2

This question already has an answer here:

I am playing with FTP via the command line, and I get two problems. I am not able to rename or enter folders like:

dir /home/folder1/Human (2012)

I tried:

cd ~/folder1/Human\ (2012)

Here I receive a message that the folder does not exist.

mv ~/folder1/Human\ (2012)

In this case, I receive a message that says:

syntaxfailure at (

How can I solve this problem?

marked as duplicate by muru command-line Apr 20 '18 at 13:26

This question has been asked before and already has an answer. If those answers do not fully address your question, please ask a new question.

11

You could double quote your path:

cd ~/"folder1/Human (2012)"

or you should provide escape sequence for (,) and (space) (as these are special characters):

cd ~/folder1/Human\ \(2012\)

and

mv ~/"folder1/Human (2012)"

With escape sequence:

mv ~/folder1/Human\ \(2012\)
8

You have the right idea with the \ before the space. That applies to all special characters—parentheses included. Put a backslash before the open paren and another backslash before the close paren and it will work.

Tab completion is helpful in these cases...if you start typing the filename and then press Tab, it will auto-complete the rest of the filename, inserting backslashes where necessary. (If you haven't typed enough of the filename for it to be unambiguous which file you mean, bash will still autocomplete as much of the filename as it can. Pressing tab twice will show a list of possible completions of the filename.)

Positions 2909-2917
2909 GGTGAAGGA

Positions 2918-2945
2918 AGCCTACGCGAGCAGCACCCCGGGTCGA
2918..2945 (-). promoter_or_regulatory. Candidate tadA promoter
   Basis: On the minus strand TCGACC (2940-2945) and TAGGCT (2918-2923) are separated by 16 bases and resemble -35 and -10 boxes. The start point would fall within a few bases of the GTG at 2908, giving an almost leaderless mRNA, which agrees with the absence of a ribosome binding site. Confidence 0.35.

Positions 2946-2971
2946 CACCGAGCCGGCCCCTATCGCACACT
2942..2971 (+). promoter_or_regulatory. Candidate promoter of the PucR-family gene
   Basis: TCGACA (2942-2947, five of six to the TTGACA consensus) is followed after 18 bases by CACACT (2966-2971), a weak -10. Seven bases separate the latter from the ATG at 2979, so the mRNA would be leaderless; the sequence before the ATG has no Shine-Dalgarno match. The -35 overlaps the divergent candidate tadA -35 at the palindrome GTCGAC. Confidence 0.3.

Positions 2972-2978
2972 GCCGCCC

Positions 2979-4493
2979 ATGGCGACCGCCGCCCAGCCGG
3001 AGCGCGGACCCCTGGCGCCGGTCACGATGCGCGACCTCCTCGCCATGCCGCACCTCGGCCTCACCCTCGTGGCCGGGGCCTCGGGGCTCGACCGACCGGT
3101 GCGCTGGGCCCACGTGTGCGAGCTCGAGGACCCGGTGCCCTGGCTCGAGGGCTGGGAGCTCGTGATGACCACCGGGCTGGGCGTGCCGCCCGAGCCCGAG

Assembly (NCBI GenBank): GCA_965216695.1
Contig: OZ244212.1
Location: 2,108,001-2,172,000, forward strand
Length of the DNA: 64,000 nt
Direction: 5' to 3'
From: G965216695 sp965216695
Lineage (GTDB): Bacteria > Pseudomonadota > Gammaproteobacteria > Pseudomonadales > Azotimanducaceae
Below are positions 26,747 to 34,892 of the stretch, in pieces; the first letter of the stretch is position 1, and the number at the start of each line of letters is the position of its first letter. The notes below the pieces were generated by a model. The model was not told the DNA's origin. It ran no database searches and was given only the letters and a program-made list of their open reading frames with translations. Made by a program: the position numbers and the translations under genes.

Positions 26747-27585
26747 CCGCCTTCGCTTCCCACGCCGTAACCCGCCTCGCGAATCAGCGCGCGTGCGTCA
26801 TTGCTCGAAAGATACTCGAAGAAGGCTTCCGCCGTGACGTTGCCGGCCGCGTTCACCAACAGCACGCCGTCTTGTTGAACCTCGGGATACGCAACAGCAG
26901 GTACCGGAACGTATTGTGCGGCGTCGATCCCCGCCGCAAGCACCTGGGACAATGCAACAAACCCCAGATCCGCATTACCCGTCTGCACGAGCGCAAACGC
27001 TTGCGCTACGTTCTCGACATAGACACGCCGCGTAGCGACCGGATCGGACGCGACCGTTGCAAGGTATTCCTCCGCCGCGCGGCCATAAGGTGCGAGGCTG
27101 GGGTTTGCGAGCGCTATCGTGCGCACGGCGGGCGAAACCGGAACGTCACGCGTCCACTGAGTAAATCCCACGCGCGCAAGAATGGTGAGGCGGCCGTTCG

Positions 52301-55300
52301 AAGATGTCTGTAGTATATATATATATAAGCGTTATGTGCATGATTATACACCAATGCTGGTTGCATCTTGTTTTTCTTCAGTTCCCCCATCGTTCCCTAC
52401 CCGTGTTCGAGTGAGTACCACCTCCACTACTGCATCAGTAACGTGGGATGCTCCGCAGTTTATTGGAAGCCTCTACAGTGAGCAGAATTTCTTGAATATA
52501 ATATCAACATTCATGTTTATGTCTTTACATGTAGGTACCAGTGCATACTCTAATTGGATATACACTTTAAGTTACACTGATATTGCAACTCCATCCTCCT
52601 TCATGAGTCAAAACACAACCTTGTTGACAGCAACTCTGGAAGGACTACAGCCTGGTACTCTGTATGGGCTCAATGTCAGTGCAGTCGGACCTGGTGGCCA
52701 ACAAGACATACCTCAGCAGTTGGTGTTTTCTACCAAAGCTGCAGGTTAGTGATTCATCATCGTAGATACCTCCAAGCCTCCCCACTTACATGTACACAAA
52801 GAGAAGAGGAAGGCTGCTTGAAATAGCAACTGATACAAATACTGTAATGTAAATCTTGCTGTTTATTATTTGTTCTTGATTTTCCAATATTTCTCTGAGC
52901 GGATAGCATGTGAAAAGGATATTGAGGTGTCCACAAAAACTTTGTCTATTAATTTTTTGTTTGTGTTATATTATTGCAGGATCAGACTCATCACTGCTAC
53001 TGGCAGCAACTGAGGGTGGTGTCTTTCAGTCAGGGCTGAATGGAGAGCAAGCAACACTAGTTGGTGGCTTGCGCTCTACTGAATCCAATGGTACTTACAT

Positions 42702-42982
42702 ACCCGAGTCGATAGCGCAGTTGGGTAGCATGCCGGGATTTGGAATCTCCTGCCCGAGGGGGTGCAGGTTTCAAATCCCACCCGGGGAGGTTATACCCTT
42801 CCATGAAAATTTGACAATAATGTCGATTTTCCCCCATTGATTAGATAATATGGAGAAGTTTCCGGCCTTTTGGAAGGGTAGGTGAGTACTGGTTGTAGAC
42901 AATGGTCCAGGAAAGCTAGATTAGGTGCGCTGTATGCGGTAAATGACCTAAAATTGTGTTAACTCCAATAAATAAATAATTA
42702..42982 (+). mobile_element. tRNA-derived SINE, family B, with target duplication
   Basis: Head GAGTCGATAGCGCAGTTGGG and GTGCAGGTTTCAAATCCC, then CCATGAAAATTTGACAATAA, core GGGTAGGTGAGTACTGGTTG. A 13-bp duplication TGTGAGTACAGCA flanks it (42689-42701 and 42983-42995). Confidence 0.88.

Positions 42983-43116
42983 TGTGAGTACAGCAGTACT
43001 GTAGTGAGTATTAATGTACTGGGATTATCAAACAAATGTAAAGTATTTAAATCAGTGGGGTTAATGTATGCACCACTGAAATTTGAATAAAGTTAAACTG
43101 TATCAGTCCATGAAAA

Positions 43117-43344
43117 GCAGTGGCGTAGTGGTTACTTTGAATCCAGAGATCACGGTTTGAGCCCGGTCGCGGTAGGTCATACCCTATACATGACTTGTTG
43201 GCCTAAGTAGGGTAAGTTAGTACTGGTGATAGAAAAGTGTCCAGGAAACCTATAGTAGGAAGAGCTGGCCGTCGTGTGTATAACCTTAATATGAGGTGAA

• 2
    +1 for mentioning tab completion. And don't forget that you can hit Tab more than once When I have a file with a name like "Doctor Who - S20E03 (125) - Mawdryn Undead - Parts 1-4 (The Guardian Trilogy 1)", it would be really tedious to type all the backslashes needed for that filename. But I hit Tab, and get "Doctor\ Who\ -\ S". Then I type "20E03", hit Tab again, and get the rest of the filename, all correctly backslash-escaped. – rmunn Oct 5 '15 at 1:21
  • Thx .. this worx also very well ... hhh .. i am a littlebit new in ubuntu ... thx it is verry usefull :D – Martin Šanta Oct 6 '15 at 8:29
  • @MartinŠanta, remember you can also mark an answer "accepted" by clicking the checkmark to the left. That way the question no longer appears as an "unanswered question" in search results. :) See askubuntu.com/help/someone-answers – Wildcard Oct 25 '15 at 13:45
2

I agree with snoop that the way to do this is to use " marks when you specify a file or directory.

However, if there are a whole bunch of directories that need to be renamed, you can use rename to rename them to friendlier names. Rename works similar to sed except rename renames files and directories whereas sed is usually used to edit the contents of files. Here is an example:

rename 's/ //g;s/\(//g;s/\)//g' ~/folder1/*

So, if you had the following directories located in ~/folder1:

Human (2012)
Human (2011)
Human (2010)

they will be renamed to this instead:

Human2012
Human2011
Human2010

Run the following command for more information:

man rename

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